It's no accident that the Situationist Guy Debord and his 1967 book The Society of the Spectacle are invoked by almost every contemporary author attempting to understand the place. Debord famously posited spectacle as the final manifestation of mature capitalism built upon consumption, and Las Vegas has long occupied the architectural apex in that formulation. Lately Dubai has outdone Las Vegas in built spectacle; were it not so expensive, it might be a real contender to surpass the city. But in any case the spectacle that is Las Vegas doesn't really consist of any single architectural simulacrum or even the whole ensemble. The real spectacle is the city's ability to perpetually reinvent itself and to defy easy labeling — and all at prices affordable to the masses.
Nicole Huber, an urban historian and theorist, and Ralph Stern, an architect based in Berlin and Las Vegas, never directly cite Debord, but their text signals his presence. In the very first sentence they refer to the "spectacles of the Las Vegas Strip," even as they assure us that they will move beyond that well-trod territory. And throughout they use terms — interstitial, transition, ephemeral, semiotics — that alert us to the fact we're in an academic arrondissement inhabited by Debord and his mid-century comrades. Happily for the reader, other influences also occupy this neighborhood.
Huber and Stern make good use of terms borrowed from geography, including resource extraction, militarization, and xeriscaping. As in many books dealing with Las Vegas, Robert Venturi and Denise Scott Brown are here, along with the architectural historian and critic Reyner Banham. Banham was living in Los Angeles and exploring the Mojave in the late ’60s and early ’70s, just as Venturi, Scott Brown and their colleague Steve Izenour were conducting the Yale studio that would result in the phenomenally influential 1972 Learning from Las Vegas. Venturi and Scott Brown used a formal East Coast methodology in their analysis of the Strip, parsing it into their now-famous "ducks" and "decorated sheds." If a building were an architectural trope for its function — a fast-food joint shaped like a hotdog, for example, or a casino that mimicked a Roman palace — it was a duck. If it was a bland foursquare box surrounded by parking, with a big, blinking and colorful sign out front carrying the semiotic load, it was a shed. (Las Vegas has, as noted, reversed the pattern, putting the parking in the back and turning the buildings themselves into the come-ons, making the shed/duck distinction mostly irrelevant.) Banham brought to the discussion a serious understanding of the Mojave and an appreciation of road-trip psychology. Like Venturi and Scott Brown, he knew that you had to drive through the horizontal city to understand it, to assemble the frames of what was really a filmic reality. One of the pleasures offered by Huber and Stern is to remind us of the pioneering work done by the urban planner Kevin Lynch, who in the early 1950s advocated analyzing urban sprawl through the car window, which he compared to a cinematic frame. Venturi and Scott Brown adopted Lynch's space-motion and view diagrams in their work, and they recognized, as did Lynch, that urbanism is a study in both space and time.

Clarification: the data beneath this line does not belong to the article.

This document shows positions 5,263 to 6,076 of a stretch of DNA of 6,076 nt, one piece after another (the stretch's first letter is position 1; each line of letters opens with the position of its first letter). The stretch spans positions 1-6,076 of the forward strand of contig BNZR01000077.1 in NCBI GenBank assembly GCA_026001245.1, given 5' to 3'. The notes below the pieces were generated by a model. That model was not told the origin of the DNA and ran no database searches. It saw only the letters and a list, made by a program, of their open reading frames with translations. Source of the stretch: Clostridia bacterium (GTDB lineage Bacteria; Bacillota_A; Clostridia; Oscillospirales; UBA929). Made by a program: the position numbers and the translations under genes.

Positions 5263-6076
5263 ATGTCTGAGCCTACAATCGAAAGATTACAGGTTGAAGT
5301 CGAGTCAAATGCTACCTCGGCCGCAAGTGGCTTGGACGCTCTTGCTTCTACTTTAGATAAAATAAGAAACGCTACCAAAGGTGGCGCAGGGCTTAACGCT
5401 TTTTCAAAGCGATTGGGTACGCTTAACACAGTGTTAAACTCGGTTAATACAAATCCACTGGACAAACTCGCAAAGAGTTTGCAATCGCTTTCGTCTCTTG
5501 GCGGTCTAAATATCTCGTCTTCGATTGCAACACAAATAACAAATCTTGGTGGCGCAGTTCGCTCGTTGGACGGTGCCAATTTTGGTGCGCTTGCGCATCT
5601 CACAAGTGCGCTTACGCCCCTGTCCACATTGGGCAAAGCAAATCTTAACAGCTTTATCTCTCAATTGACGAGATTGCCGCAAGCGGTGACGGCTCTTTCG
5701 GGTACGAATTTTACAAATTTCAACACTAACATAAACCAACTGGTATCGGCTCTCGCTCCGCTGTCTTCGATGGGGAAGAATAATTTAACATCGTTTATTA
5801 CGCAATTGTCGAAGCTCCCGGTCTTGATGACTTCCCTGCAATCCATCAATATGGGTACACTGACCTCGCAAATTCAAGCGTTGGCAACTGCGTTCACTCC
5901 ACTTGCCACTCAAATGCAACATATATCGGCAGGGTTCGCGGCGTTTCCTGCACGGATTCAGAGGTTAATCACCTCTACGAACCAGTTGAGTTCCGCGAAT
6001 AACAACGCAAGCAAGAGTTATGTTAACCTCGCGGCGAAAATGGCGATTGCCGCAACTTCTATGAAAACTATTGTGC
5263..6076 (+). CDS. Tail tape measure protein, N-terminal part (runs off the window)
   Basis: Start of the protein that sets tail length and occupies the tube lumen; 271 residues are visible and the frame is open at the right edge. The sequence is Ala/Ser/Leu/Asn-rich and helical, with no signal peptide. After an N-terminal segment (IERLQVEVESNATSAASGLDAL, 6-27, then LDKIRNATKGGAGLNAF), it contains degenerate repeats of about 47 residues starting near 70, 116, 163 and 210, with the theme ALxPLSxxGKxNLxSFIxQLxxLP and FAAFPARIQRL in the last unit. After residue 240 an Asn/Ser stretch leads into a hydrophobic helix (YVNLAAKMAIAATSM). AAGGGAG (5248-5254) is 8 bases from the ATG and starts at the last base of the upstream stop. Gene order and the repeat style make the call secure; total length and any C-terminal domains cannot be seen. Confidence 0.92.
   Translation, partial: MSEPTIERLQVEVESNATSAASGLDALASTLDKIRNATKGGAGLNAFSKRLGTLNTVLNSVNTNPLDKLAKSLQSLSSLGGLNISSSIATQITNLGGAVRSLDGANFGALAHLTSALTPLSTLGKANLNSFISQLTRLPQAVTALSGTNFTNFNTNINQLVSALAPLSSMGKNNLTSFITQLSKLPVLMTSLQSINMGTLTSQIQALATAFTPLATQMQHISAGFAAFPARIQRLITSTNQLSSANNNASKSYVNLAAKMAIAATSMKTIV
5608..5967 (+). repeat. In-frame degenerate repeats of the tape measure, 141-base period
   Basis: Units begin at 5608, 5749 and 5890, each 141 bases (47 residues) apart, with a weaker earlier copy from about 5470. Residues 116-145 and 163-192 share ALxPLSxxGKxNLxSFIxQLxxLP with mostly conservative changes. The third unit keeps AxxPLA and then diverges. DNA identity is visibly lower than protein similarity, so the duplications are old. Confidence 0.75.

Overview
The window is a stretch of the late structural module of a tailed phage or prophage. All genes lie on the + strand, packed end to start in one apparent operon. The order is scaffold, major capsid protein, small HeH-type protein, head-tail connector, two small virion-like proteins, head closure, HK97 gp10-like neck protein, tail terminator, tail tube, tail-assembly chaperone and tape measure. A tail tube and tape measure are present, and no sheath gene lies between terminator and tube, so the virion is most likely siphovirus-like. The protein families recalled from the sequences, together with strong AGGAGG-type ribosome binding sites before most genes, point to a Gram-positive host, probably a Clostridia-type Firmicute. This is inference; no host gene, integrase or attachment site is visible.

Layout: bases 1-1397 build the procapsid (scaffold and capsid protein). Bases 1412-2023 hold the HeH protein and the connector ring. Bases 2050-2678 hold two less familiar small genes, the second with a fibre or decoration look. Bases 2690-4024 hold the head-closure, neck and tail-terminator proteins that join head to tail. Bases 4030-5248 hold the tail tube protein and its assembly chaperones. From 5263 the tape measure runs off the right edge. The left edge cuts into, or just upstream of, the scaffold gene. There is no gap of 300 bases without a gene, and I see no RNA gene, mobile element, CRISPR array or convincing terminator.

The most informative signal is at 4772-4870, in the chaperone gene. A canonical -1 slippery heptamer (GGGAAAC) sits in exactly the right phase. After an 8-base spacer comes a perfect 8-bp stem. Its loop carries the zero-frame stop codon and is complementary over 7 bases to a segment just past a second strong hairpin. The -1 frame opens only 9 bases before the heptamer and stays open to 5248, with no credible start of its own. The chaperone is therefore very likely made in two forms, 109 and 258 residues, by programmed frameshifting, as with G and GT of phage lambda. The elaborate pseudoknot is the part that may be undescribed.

Huber and Stern understand that future analyses of Las Vegas need to move beyond comparisons with Los Angeles and other southwestern cities such as Phoenix. As the casinos have matured, they've grown into or become part of global corporations; after marketing Las Vegas to Europeans and Asians, theses corporations then built casinos from Australia to Macao. The authors rightly enlarge the discussion by citing the work of cultural critic Ackbar Abbas, who contends that globalization domesticates what was once exotic and in this way makes the strange seem strangely familiar. Maybe the improbable process of creating a sprawling fantasy city in the middle of the Mojave will begin to seem less like an anomaly and more like the rest of the world. Again, think Dubai. Though this does not bode well for the future; in fact it means a massive misuse of resources that will lead us to a dead planet. But of course Las Vegas is about not only extraction but also distraction: the showy city is in effect a barrier between ourselves and a reality we don't want to admit. Walk down the Strip at night, and you realize how effectively you're enclosed by the city — you'd never know that beyond the walls of light there's a vast desert. It's good that Huber and Stern have been documenting the shifting contours of the city, even as it gets set to morph into whatever form it next needs to take just to pay the bills.